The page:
We all love excitement, adventure, and sometimes high-risk activities. One of the most exciting “toys” is an all-terrain vehicle or ATV. It’s undeniably thrilling to drive or ride in an ATV, but it can also be quite dangerous. There are numerous reasons for ATV accidents including:
- Driving on pavement
- Exceeding the manufacturer’s recommended passenger limit
- Colliding with other ATV’s
- Climbing sharp inclines
- Rolling the ATV
- Colliding with trees
- Operating under the influence
Experts recommend drivers of ATVs be at least 16 and that they complete a professional safety course.
Alabama is one of ten states the council cites for a high number of ATV accidents. Despite the high number of accidents in Alabama, there is no age requirement for operating an all-terrain vehicle. There is also no registration or insurance required. The Alabama Law Enforcement Agency (ALEA) offers registration on a voluntary basis:
“Pursuant to ACT 2017-395, a person may voluntarily register all-terrain vehicles and recreational off-highway vehicles with the Alabama Law Enforcement Agency (ALEA). “
While teenagers are not the only age group involved in accidents, an alarming number of children are hurt riding off-highway vehicles.
Between 2016 and 2020, the Consumer Product Safety Council reported 526,900 visits to emergency rooms across the country related to off-highway vehicle injuries. A shocking 39.7% of these injuries involved children under the age of sixteen with 69,300 injuries to children under the age of 12.
Who is responsible for these injuries? Determining liability is the role of your attorney. In Alabama, three types of negligence may apply.
- Negligent Entrustment
- Negligent Supervision
- Negligent Maintenance
If you own an ATV and make the vehicle available to your minor child and their friends, you could be guilty of Negligent Entrustment defined by Alabama case law as:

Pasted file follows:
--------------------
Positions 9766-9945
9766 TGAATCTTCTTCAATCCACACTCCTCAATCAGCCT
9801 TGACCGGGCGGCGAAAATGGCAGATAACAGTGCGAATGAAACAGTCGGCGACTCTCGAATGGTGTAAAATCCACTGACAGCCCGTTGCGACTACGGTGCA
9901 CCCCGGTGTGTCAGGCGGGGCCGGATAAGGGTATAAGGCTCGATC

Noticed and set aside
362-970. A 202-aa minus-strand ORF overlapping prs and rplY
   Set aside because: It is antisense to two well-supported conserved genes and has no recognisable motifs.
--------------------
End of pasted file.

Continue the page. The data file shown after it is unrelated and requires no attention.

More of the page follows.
“The essential ingredients of a cause of action for negligent entrustment are: (1) an entrustment; (2) to an incompetent; (3) with knowledge that he is incompetent; (4) proximate cause; and (5) damages.” Edwards v. Valentine, 926 So. 2d 315, 319-20 (Ala. 2005)
Alabama law requires adults to provide supervision to children. Otherwise, you could be liable for Negligent Supervision. Someone could be liable for damages and held responsible if you fail to supervise your children and their guests while they are operating an ATV. Being neglectful in maintaining your ATV as required could lead to Negligent Maintenance.
Alabama is one of only five states (Alabama, Maryland, North Carolina, Virginia, and Washington, D.C.) still using pure contributory negligence law. This means if the victim of an accident is even 1% responsible for their injuries, damages cannot be awarded by the court. While this creates a challenge, it also underscores the importance of hiring an experienced trial attorney to help you recover damages. Our firm has been involved in hundreds of jury trials.
If you or your family member is injured in an accident, contact us for guidance. There is no charge for a consultation with our team. Another party may be responsible for the injuries you’ve sustained. It’s important to seek legal counsel for any injury sustained through no fault of your own.
We also encourage anyone operating this type of vehicle to enroll in a safety course. One option is: https://www.offroad-ed.com/alabama/
Contact us at 256-650-5500 by phone or via web chat (24 hours daily) at hornsbywatson.com.